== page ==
Respect Equality

USC to pay staggering $1.1B for sexual abuse claims by hundreds of women

university of southern california USC sex abuse dr gynecologist george tyndall 710 women girls college harassment assault $825 million $1.1 billion
A group of current and former USC students who are survivors of alleged sexual assault by gynecologist Dr. George Tyndall from the USC student health center and which occurred over a 30 years period, speak out during a press conference in Los Angeles, California on October 18, 2018. MARK RALSTON/AFP via Getty Images

Story at a glance

  • USC issued another settlement to survivors of George Tyndall, totaling $1.1 billion paid in damages.
  • An investigation from the U.S. Department of Education found USC violated Title IX by not promptly investigating following initial allegations.

The University of Southern California (USC) settled Thursday the civil lawsuits brought forth by 710 women alleging former school gynecologist George Tyndall of sexual assault, abuse and harassment. The total sum amounts to more than $1.1 billion — believed to be the largest of its kind.

The university will now be paying for three separate lawsuits brought against Tyndall. In 2019, USC paid  $215 million in a class action settlement to some of Tyndall’s former patients and victims who were treated by him between 1989 to 2016. Plaintiffs in the case received a check of at least $2,500 in damages, with some eligible to claim awards up to $250,000. 

The most recent settlement totaled to $852 million and will go to the more than 700 plaintiffs. That settlement was approved by the USC Board of Trustees. 

“Our team is humbled by the courage of George Tyndall’s survivors, who endured this process, and hope this settlement brings them healing,” said John C. Manly, who represented part of the Plaintiffs’ Liaison Counsel.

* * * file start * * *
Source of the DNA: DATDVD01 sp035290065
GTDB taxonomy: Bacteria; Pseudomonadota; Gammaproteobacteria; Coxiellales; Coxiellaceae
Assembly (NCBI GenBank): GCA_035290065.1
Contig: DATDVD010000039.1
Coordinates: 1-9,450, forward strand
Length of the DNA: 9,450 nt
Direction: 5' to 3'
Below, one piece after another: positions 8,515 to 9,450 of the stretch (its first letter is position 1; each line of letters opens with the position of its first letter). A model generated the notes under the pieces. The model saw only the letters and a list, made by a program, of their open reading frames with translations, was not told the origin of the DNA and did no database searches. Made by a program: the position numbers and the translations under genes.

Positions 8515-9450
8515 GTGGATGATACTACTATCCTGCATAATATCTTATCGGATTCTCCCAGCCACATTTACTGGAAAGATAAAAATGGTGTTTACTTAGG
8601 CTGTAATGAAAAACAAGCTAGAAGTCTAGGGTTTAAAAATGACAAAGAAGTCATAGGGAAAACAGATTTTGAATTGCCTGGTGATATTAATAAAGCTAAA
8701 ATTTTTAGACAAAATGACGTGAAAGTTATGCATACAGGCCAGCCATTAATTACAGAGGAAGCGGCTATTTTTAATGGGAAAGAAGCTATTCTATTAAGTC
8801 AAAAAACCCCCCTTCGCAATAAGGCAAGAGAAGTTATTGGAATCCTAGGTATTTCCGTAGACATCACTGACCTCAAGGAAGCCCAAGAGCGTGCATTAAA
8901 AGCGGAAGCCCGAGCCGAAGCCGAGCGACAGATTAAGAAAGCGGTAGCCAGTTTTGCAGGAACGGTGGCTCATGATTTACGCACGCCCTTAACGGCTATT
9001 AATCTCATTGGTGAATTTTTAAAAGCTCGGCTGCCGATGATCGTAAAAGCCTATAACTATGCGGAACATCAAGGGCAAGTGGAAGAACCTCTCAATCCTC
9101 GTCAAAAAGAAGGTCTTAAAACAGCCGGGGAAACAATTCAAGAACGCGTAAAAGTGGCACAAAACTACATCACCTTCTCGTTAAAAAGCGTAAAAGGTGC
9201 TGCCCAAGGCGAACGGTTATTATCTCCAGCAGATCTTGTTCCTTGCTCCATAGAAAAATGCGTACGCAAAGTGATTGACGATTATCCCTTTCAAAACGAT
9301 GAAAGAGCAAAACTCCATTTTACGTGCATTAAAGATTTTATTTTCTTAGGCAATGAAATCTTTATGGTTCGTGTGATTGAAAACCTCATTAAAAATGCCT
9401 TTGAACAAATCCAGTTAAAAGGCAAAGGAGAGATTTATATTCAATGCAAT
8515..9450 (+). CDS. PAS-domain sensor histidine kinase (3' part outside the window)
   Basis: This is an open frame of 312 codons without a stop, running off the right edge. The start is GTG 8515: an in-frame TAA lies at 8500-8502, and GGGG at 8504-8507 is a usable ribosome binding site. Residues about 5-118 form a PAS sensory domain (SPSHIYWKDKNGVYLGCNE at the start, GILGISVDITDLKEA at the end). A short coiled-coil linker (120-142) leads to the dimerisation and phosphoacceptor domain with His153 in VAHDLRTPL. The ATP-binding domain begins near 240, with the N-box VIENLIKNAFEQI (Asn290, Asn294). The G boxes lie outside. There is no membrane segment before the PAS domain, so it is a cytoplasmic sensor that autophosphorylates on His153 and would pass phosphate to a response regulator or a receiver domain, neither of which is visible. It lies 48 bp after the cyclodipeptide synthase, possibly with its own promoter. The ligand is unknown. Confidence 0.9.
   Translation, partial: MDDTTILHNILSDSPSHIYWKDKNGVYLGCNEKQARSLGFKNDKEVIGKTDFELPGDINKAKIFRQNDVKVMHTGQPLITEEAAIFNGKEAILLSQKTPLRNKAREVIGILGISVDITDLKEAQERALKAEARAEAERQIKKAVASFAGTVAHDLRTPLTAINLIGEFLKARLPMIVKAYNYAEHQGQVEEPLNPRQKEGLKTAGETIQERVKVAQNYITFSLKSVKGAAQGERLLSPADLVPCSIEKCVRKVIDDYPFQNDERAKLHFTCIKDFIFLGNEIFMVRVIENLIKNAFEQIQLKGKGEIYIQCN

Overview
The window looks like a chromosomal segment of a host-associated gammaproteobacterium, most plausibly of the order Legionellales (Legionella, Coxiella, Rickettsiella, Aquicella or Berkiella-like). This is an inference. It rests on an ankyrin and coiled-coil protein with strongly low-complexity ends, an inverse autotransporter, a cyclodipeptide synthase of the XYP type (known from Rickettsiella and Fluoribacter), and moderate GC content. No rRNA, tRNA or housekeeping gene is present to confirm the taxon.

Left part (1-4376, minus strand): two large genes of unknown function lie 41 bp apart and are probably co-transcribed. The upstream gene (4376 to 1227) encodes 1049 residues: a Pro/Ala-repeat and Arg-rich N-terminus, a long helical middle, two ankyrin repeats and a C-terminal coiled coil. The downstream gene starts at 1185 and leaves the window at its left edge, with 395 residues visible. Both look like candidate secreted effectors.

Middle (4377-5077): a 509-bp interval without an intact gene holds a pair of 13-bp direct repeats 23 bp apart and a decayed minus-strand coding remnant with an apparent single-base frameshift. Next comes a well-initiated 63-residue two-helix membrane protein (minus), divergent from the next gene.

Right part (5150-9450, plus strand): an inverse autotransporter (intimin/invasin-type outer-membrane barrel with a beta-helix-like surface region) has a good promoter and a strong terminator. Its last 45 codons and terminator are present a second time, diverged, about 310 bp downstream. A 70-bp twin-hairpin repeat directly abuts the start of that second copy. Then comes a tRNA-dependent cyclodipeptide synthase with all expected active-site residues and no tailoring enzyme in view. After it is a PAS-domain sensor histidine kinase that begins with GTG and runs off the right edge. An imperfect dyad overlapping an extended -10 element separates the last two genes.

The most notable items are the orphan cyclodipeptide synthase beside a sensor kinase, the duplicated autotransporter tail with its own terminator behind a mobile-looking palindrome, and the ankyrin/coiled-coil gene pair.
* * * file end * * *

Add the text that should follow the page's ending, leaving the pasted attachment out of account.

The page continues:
Tyndall is accused of sexually assaulting collegiate patients between the years of 2000 and 2016 following a career at the school spanning roughly three decades. The Department of Education’s Office for Civil Rights (OCR) opened an investigation into the accusations against Tyndall in 2018, lasting 21 months. 

The investigation revealed that USC violated Title IX of the Education Amendments of 1972 by not promptly responding to at least nine complaints by patients of sexual harassment during medical examinations conducted by Tyndall. Critically, the OCR concluded that the school may have exposed students and patients to abuse constituting sex discrimination by the lack of action against Tyndall.

A summary of the investigation reveals that Tyndall had inappropriately used a privacy curtain to exclude chaperons from observing his examinations. Additionally, he improperly photographed patients’ genitals, and deviated from standard pelvic examination practice. He also reportedly made sexually harassing comments during his consultations.  

He was arrested in June 2019. As legal proceedings ensued, he consistently denied any wrongdoing. 

“I am deeply sorry for the pain experienced by these valued members of the USC community,” USC President Carol Folt commented. “We appreciate the courage of all who came forward and hope this much needed resolution provides some relief to the women abused by George Tyndall.”

The suit against Tyndall recalls the Michigan State University settlement when its gymnastics doctor, Larry Nassar, was accused by hundreds of women and girls of sexual assault and abuse and sentenced to life in prison.

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